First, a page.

Doesn't your state provide such a service? What would you be willing to pay for such a service?
    Mark Berninghausen "That which works, persists."

  3. #3
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    I hate to burst your bubble, but we can not even get $.80 cent for our nice white 22mm honey.
    So how do we begin to pay our bills & do what you are proposing to fix this CCD problem?

  4. #4
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    Then why do you keep bees? And who should fix this CCD or any other bee related problem? Uncle Sam to the rescue?
    Mark Berninghausen "That which works, persists."

  5. #5
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    I have to agree with Mark. Most agriculture is unprofitable, hard work. While you have my deepest sympathies, I do not see a difference between CCD and all the other blights, illnesses, droughts, epidemics and price fluctuations that have squeezed farmers across the world for millenia.

  6. #6
    NC Beeman Guest

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    Hi Nursebee, The North Carolina Department of Agriculture & Consumer Services provides a disease inspection service for the beekeepers in North Carolina. The bee inspector for your area is Adolphus Leonard. His phone number is 252-830-0275. If you will contact him and schedule an inspection, I'm sure that he'll be more than glad to assist you any way that he can. There is no charge to you for this service.

  7. #7

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    I know Adolphus, though he might not know me. He covers a very large area. He has turned me on to some pollination work. When there was a SHB problem he was the local guy to tell you if you could move hives, where a quarantine was, etc... He is also the guy that would permit me to sell queens and nucs. But my impression is that he is overworked and underpaid. Perhaps not readily available. A government employee, not in the private sector.

    Hence the need for a private well run service. One that knows the science, the healthy vs unhealthy thresholds of disease levels. The microscope in the car to look for tracheal mite. The sticky boards that a large beek might not take the time to use.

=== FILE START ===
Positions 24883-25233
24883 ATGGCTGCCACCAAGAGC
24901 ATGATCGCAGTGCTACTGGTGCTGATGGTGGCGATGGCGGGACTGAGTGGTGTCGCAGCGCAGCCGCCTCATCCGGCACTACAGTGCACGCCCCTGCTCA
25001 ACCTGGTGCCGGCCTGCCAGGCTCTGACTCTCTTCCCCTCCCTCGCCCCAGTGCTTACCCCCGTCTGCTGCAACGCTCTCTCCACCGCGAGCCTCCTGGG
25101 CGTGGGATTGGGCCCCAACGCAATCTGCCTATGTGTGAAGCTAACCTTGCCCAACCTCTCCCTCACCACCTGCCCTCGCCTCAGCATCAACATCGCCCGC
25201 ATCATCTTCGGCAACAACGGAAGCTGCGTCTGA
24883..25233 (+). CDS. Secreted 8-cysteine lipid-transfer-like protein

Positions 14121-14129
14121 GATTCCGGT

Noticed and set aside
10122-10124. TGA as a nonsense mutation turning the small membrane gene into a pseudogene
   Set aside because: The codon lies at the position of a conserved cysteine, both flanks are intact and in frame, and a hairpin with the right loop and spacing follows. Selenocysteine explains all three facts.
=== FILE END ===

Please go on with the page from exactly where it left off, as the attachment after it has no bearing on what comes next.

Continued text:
I do not know the solution to CCD. To me it sounds a lot like chronic fatigue syndrome and fibromyalgia in the human population. We give a name to a vague collection of symptoms, not well understood.

    RSUCHAN, I sympathize with your problems paying the bills (This year I made my first after tax profit of $19 without paying myself a salary). We live in a free market economy, you are free to do something else if you choose. As for me I am keeping my day job and will continue to add value to what I produce so that I get a decent price.

  8. #8
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    Simply stating a fact. Starting my 30th year in this business. I don't expect anyone to feel sorry for us. And no I or my son are not afraid of hard work. That last thing I want is a hand out or more government, aka more inspections. And yes we both have day jobs to the tune of 50 hours a week.
    Let me ask you this question. I have no money to purchase the normal amount of replacement supers this spring. In checking with 2 large suppliers they both tell me that there wood sales have come to a dead halt 90 days ago due to the honey prices & all the dead outs. What do you suppose the price of beekeeping supplies would go to if they large guy throws in the towell & quits??????